“You tutor?” a deep voice asked from behind the door.

“Yes, I’m the tutor. My name is Jules Samson,” Jules called out from behind her bandana.

“No light.” Knowing it would come to this, Jules flicked off her light. She pulled her night vision goggles down as the troll opened the door. Bathed in the green of her lenses, the troll was a squat but hefty being. Jules couldn’t make sense of the lumpiness under its burlap clothing to determine if the troll was man or woman. She opted to consider it a woman because most often mothers made the tutoring appointments.

“Is your son—“ Jules pulled out her appointment card to check her client’s name, “Borgdag ready for his lesson?”

“Borgdag not son,” the troll said, ushering Jules inside. At least in the home the concrete floors were free of trash. “Husband.”

“Oh, he’s your husband? Normally we tutor students.”

“Yes, we students. I Ramdot. You teach both.”

“Both of you?” Jules asked. She looked back at the troll who pushed her deeper into the house. It was beginning to feel more like a cave, the straight walls giving way to curved rock, the even floor rising and falling as if carved by centuries of flowing water.

“Borgdag in here.”

Jules had to climb through a round, door-like opening. She looked around at the room. Another squat troll sat at a long, level stone that resembled a desk. He had his hands on its surface and stared at her like an eager pupil.

“You know, I’m not really supposed to tutor more than one student. I’ll have to get permission from my boss to tutor both of you.”
As Ramdot took a seat next to her husband, Jules pulled off her backpack. She rummaged through it but couldn’t find her cellphone. Rolling her eyes up to the stone ceiling in frustration, she could picture it clearly at home, recharging on her sun-lit nightstand.

“I guess I can tutor you today, but just for today. We’ll have to work out a better plan for next week.”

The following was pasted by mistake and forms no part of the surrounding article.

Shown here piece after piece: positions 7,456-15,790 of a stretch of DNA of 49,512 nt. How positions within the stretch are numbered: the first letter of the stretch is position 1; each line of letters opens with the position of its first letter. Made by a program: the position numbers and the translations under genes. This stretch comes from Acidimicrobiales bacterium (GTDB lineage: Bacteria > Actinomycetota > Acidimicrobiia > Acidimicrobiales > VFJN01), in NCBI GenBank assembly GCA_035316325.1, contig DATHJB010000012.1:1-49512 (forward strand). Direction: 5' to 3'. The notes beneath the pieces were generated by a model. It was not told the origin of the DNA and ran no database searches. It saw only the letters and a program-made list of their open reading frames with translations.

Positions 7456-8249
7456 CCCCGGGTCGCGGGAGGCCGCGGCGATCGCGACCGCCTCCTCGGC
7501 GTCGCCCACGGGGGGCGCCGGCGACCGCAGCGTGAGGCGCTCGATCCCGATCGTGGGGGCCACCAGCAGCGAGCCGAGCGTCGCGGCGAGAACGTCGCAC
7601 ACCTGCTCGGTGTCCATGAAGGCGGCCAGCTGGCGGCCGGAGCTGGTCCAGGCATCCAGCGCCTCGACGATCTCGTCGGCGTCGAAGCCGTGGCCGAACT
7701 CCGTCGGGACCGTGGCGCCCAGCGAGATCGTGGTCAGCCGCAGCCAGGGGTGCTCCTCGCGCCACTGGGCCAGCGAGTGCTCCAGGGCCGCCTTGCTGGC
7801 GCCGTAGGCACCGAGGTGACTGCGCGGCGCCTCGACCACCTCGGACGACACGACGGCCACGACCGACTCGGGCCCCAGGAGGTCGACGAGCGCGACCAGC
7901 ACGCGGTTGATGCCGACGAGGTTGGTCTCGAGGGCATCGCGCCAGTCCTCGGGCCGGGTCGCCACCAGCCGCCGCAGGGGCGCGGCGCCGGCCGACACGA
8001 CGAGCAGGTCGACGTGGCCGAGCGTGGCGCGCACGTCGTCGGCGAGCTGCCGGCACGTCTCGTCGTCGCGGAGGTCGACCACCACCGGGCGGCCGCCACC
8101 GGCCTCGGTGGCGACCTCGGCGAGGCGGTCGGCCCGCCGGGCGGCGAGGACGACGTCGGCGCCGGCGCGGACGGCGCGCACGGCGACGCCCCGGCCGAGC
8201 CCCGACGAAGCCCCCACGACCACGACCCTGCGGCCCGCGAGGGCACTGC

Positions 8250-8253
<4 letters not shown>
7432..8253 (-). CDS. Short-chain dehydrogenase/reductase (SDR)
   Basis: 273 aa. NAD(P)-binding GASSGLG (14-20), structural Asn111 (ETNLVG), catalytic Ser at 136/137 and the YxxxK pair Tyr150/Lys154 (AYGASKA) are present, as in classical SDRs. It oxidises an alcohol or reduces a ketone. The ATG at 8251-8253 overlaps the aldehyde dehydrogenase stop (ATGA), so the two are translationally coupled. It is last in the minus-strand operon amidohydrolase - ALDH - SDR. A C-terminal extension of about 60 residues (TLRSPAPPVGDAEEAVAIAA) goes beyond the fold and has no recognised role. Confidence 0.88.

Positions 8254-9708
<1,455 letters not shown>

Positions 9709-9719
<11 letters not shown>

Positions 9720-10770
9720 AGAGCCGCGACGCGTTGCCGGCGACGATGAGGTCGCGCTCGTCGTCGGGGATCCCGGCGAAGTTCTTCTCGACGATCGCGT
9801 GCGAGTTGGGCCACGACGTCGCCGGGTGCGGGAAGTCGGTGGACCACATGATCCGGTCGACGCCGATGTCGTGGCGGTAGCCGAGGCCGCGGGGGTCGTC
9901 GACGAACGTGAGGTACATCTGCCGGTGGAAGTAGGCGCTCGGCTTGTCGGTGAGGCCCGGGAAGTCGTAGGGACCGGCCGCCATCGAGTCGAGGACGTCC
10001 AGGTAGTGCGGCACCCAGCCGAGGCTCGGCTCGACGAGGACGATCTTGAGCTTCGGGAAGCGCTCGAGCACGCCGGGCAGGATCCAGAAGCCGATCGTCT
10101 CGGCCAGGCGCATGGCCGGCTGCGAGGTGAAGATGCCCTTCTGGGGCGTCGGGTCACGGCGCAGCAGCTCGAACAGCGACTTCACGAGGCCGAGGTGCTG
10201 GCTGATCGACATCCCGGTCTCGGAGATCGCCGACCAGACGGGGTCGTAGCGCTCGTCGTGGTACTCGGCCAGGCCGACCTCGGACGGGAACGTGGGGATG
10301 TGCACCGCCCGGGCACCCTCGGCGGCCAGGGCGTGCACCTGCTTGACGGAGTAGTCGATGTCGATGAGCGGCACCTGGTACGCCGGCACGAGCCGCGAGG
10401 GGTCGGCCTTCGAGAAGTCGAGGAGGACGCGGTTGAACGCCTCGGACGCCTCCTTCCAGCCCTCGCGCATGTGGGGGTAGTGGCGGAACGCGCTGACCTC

Jules pulled out the workbooks with extra-large print and the crayons. All the textbooks said trolls respond well to bright colors, and their clunky hands can’t manage anything as skinny as a pencil.

“Basic arithmetic,” Borgdag said, tapping on his workbook with a sizable forefinger.

“Yes!” Jules clapped. “Yes, you’re already familiar with it? Wonderful, let me just test you on it and—“

“No. Want learn more harder maths.”

“Well, we need to make sure we understand the basics first,” Jules said with a smile. She’d dealt with plenty of children who wanted to move onto the harder problems because they found flashcard embarrassing, but without a good foundation advanced problems wouldn’t fly!

“We interest transinfinite numeracy,” Ramdot said, beating her chest. Borgdag nodded in agreement.

“W-What? Transinfinite numeracy? But that’s…pretty abstract.”

“Yes,” Ramdot nodded. “Omega is lowest transinfinite number and is order isomorphic of natural numbers under usual linear ordering. We want know more. Tutor us aleph-null transinfinite cardinal number. Tutor us Dedekind-infinite set.”

“The Dedekind-infinite set?” Jules flipped through her teacher copy of the workbook. “I’ve only been certified to tutor up to trigonometry…”

“We tutor you,” Bordag said. He flipped to the bank cover to the workbook and started rapidly writing equations and proofs. “Best way learn, to teach!”


Jules stumbled out of the trolls’ brown stone, struggling to get her bandana over her mouth in time. Her brain felt like mush. Everyone had always said trolls were dumb as rocks, doublely-dumb when it came to math, and here they were schooling her on concepts she’d only heard professors mention in passing once lectures were winding down. In her brain fog, she removed her night vision goggles. The darkness reminded her where she was.

“Come back next week!” Borgdag called. He and Ramdot waved from their stoop as Jules shuffled silently back to her car. “We tutor you quantum entanglement!”


2 thoughts on “Weapons of Math Instruction

  1. How wonderful! A completely different take, and not what I was expecting. I like that you turned something that could have been dark and made it light and with a sense of humor. Of course I was completely lost when they started talking math. 🙂 Well done!